No abstract given. Here are the first relevant paragraphs:
Prof. Hauer has started a series of studies, chiefly dedicated to the critical investigation of Indian religion. We cannot help being very greateful to him for this, because we must acknowledge that the various aspects of Indian religion are not yet studied as they deserve.
I do not need to insist on proving the great importance of this research, which is likely to throw much light on many a problem; chiefly on that of the extent of the influences exercised by the aboriginal element on the evolution of Indian religious thought and Indian civilization in general. The Vedas have a great importance, no doubt,
but it is also true that Indian gods, mythology, practices, theories about sacrifice, etc., are, on the whole, very different from the religious ideas expounded in that famous book. The study of the
last phases of Mahāyāna Buddhism, and of its relation with the Hindu systems proper, will prove of the greatest importance for this kind of research; because it is just in the literature of that period that we find the most important documents of these new conceptions and meet the names of a host of gods, demons and goblins of whom we did not hear before that time.
For this reason I think that Prof. Hauer is quite justified in having started his Series with the study of such an important Mahāyāna text as the Laṅkāvatāra, which contains some very interesting allu- sions to the relation between the Buddha and the gods of Hinduism (cf. e.g., p. 192).
The first of the papers dedicated to our text is chiefly concerned with the refutation of the Sāṅkhya system contained in the Laṅk., X, 546 ff. This section has been translated by the author, as he thinks that it represents the reply of the Mahāyāna to the new claim of the Sāṅkhya to be the doctrine of salvation (p. 5.). This Sāṅkhya is, according to the A., the new exposition of the system as contained in the Sāṅkhyakārikā of Iśvarakṛṣṇna. The chronology of either text seems to support this view. In fact, this refutation is contained in the tenth Chapter of the Laṅk., which is wanting in the first Chinese translation by Guṇabhadra (443 A.D.), while it is found in the second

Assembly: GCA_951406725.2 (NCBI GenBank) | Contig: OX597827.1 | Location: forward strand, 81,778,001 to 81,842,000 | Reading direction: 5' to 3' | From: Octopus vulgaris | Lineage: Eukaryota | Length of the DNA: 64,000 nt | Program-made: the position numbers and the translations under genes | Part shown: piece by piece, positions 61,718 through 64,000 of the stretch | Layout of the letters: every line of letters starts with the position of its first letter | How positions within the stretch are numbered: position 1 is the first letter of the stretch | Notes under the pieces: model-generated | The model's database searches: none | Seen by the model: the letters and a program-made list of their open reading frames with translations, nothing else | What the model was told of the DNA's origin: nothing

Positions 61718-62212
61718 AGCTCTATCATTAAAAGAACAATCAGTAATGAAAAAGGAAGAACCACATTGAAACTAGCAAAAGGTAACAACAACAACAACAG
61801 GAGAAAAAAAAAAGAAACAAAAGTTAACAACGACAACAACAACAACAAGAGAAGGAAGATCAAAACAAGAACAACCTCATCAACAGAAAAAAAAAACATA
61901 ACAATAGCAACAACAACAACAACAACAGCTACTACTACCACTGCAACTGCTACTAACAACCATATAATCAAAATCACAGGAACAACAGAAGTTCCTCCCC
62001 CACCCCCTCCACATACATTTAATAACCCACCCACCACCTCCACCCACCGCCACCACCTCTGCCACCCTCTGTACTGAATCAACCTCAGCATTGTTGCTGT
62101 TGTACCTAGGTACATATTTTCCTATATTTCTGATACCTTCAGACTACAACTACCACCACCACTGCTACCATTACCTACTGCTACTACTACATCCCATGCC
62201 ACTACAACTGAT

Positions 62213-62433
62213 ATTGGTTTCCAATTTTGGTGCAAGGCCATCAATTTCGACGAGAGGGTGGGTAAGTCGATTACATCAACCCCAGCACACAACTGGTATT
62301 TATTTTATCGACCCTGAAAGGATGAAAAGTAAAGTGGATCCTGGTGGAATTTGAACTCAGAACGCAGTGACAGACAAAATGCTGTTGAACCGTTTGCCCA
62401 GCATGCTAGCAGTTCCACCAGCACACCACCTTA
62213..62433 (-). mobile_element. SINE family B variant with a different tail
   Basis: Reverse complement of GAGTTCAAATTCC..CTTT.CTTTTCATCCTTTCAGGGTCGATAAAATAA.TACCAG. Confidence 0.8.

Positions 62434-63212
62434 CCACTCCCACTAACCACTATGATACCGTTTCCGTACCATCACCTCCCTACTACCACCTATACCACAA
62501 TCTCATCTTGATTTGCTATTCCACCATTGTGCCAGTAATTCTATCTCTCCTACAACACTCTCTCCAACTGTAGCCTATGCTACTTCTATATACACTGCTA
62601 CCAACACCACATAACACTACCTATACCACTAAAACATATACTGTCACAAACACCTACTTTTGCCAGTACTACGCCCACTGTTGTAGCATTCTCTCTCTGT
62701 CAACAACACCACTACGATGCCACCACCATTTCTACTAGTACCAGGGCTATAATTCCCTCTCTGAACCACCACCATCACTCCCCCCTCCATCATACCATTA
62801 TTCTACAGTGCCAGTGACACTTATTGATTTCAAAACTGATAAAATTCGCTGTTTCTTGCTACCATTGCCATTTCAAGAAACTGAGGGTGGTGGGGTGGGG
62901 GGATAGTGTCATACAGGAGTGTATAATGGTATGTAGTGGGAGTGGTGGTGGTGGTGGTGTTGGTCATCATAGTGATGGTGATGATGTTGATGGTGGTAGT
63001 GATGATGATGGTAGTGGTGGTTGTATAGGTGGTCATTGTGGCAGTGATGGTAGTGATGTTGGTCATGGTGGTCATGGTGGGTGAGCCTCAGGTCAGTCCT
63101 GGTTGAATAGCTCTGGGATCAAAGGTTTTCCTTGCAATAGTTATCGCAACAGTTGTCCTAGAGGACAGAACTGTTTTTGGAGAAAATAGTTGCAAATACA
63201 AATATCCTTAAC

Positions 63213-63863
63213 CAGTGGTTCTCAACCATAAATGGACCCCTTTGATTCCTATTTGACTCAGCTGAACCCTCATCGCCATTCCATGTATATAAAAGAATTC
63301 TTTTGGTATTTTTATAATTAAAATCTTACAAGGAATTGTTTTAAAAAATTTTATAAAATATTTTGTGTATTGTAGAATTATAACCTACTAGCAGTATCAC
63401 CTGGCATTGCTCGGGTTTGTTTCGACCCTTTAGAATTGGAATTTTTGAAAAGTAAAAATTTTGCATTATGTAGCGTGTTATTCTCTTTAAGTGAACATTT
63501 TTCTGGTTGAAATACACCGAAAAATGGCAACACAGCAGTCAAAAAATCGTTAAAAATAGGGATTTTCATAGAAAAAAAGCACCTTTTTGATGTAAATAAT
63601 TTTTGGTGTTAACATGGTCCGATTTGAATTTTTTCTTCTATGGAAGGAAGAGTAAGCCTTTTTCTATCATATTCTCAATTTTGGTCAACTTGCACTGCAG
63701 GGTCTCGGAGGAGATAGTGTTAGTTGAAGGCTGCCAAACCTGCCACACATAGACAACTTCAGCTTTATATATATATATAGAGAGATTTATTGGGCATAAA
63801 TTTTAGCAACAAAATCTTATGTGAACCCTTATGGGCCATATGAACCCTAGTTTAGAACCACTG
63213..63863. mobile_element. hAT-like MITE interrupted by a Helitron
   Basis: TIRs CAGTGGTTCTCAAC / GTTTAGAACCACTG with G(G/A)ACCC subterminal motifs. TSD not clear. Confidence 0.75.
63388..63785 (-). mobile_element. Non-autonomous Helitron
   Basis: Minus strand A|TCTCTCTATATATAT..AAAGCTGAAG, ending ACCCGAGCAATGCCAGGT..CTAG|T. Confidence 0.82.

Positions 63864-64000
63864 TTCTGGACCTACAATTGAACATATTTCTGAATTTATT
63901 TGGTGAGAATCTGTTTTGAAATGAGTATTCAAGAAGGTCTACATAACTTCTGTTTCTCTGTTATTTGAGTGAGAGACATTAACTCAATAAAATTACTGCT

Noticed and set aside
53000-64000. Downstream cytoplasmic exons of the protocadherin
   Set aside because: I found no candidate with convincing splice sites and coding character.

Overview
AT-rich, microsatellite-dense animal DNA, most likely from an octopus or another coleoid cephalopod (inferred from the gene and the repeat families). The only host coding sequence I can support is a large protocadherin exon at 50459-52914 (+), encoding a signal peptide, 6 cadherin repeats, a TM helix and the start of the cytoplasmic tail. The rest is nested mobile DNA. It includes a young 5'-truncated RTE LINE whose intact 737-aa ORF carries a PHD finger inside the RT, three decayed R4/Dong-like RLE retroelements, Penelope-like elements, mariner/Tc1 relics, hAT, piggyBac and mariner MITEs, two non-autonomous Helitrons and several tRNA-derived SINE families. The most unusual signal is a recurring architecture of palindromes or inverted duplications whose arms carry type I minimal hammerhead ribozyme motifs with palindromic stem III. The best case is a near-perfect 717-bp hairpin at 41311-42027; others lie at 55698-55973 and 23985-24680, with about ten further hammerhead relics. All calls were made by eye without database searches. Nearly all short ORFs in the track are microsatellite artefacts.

translation, made by Bodhiruci in the year 513 A.D. On the other hand, we may suppose that the kārikā was composed about 450 A.D. That is true, but I do not think we are allowed to infer from this, that there is any interdependence of this kind between the kārikā and the Xth Chapter of the Laṅk. First of all, the history of the various redactions of this text, represents a very difficult and complex problem. I have compared the three Chinese translations with the Sanskrit original and I already had the opportunity to point out that the text of the Laṅkāvatāra underwent many changes, so that we may safely assume that different redactions of the Laṅk, circulated not only at different times, but also in different places. It is true that the allusion to the Huns, which is found in X, 785, must go back to the first decade of the 7th century A.D., but the fact remains that the Sanskrit text of the Xth Chapter, as it has been handed down to us in the Nepalese manuscripts, looks like a compilation from various sources. Thus it has been enlarged by the insertion of various ślokas already quoted in the preceding chapters in prose. As a rule, all these double verses cannot be found in the translation of Śikṣānanda. This I say in order to show that the problem of the various strata composing the vulgata of the Laṅk, as well as the other concerning the age to which they must be attributed is a very complex one. They can only be solved by the comparative study of the Tibetan and Chinese translations. Therefore it is evident that the chronology based upon any passage of the present text cannot be relied upon as definitive, until the history of the text has been reconstructed. On the other hand, the refutation of the Sāṅkhya system, as contained in X, 558 ff, is neither one of the earliest, nor one of the best. The refutation of the satkāryavāda (Sāṅkhya) as well as of the asatkāryavāda (Vaiśeṣika) forms one of the chief contents of the dogmatical works of Mahāyāna Buddhism. It can be found in the Mahāprajñāpāramitā-Śāstra of Nāgārjuna, in the Śataśāstra of Āryadeva, in the Buddhagotraśāstra attributed to Vasubandhu etc. Nor shall we forget that Vasubandhu and